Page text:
AUSTIN, Texas — TeVido BioDevices Inc. is based in North Austin. The startup was founded in 2011 and has been working on its product, TruPigment, for about four-and-a-half years.
"We use a patient's own skin to create a cell graft that allows them to treat loss of skin color," CEO Laura Bosworth said.
The startup was one of 50 picked to present at South vy Southwest (SXSW) Pitch, meaning they'd be showing off their product in front of a live audience, a panel of judges and potential investors.
"So, as a means of getting your message out to folks who need to know about you, it's actually a really low-cost way to do it, which is super important for startups," Bosworth said. "Startups don't have a lot of money. And so, being able to take advantage of this type of opportunity is, you know, it's pretty rare."
She said she was in disbelief when she heard Mayor Steve Adler's announcement.
Now, Bosworth said TeVido is still working on a backup plan, hoping a conference in Denver that they're planning to attend doesn't get canceled too.
"So then we'll just be ... going and visiting doctors one at a time, go to different cities and try to meet up with them and see if you can let them know about what you're doing," said Bosworth of what the company will have to do if they can't find an official place to launch.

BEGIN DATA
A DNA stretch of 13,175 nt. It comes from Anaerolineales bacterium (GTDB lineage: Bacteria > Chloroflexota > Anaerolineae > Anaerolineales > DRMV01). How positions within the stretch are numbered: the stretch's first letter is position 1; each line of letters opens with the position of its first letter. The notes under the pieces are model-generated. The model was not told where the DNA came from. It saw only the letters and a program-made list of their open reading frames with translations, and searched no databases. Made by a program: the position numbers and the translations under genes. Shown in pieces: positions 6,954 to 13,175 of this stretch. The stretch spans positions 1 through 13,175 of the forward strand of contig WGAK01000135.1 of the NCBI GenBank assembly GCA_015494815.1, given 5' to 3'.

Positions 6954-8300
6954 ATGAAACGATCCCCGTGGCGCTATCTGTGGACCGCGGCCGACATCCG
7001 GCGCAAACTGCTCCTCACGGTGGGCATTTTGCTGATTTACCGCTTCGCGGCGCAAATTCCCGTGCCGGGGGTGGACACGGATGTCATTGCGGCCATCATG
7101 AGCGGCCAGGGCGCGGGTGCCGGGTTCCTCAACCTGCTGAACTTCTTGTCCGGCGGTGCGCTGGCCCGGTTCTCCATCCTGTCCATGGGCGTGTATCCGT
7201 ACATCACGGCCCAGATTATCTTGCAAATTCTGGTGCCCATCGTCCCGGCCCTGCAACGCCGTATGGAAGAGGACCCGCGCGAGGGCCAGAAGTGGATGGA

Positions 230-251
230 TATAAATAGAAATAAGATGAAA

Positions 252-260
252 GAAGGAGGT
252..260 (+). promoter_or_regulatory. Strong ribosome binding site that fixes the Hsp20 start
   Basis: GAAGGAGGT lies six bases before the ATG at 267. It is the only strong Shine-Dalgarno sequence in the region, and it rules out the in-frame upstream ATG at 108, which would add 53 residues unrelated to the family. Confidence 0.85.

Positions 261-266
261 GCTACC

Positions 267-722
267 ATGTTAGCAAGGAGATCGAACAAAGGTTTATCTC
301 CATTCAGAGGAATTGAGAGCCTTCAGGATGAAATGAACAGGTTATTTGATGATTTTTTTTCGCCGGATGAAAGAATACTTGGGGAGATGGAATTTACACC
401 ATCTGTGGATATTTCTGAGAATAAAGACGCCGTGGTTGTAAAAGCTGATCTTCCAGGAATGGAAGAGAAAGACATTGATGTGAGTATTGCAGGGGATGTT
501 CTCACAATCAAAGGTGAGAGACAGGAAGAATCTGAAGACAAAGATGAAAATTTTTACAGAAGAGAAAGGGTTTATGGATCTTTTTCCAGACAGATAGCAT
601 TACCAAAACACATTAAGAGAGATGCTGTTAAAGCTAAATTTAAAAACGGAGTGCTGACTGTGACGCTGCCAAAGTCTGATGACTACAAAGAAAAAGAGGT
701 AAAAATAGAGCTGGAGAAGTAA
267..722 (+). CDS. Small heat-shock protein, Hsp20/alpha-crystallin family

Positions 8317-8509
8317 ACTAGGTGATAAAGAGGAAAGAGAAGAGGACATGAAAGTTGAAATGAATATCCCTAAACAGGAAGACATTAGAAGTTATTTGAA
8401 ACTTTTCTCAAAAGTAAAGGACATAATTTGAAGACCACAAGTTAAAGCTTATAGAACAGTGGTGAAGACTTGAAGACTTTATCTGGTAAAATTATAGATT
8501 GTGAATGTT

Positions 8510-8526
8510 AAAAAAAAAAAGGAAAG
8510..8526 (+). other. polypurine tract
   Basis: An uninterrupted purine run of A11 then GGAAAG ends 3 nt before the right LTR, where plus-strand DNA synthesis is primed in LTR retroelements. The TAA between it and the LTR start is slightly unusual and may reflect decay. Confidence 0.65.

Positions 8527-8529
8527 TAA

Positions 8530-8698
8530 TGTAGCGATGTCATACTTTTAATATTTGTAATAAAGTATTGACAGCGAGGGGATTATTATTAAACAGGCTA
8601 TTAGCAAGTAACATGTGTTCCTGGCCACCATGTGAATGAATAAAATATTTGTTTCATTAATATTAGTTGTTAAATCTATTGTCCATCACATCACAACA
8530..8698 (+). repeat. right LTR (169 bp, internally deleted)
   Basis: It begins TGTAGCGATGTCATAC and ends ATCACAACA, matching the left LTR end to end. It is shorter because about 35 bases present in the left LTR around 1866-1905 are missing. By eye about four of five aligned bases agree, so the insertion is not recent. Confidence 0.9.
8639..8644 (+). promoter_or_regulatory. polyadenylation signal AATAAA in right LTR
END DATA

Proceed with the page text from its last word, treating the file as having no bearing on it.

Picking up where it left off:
She said that way of doing things takes up much more time and expenses.
Applied Bioplastics was another company set to launch at this year's SXSW. It sent KVUE the following statement:
"We're disappointed at the lost opportunity to connect with fellow entrepreneurs, investors, and the public, but it will not have a material effect on our business.
We have taken steps to mitigate the risk of being disrupted adversely by COVID-19. Our supply chains are short to initial customers, our production volumes are manageable with short-to-medium shutdowns, and we are providing healthcare benefits to our employees to help them quickly recover should they be infected.
As Austinites for the past decade, we feel far worse for the hard-working folks in Austin establishments that rely on SXSW as a vital source of revenue. I hope that my fellow business owners and the City of Austin step up for their employees. This cancellation and the resulting scramble demonstrate the need for a better living wage in Austin to avoid reliance on semi-annual festivals to survive."
And B Energy Water was another Austin-based startup that had plans to launch at this year's festival. It sent KVUE this statement:
"I'm Bennett, the owner of B Energy Water, a new beverage company in Austin that is purified water with real lemons and organic caffeine. After years in development, we started selling our product just a few months ago and were planning for SXSW 2020 to be our official launch. We had a dozen events scheduled with awesome partners from yoga and wellness to concerts. We're very sad to hear the official cancellation of SXSW but encouraged by the Austin community pulling together to make the best out of a tough situation. If you're still going forth with your SXSW plans, please reach out and we would love to support other local small businesses and artists."
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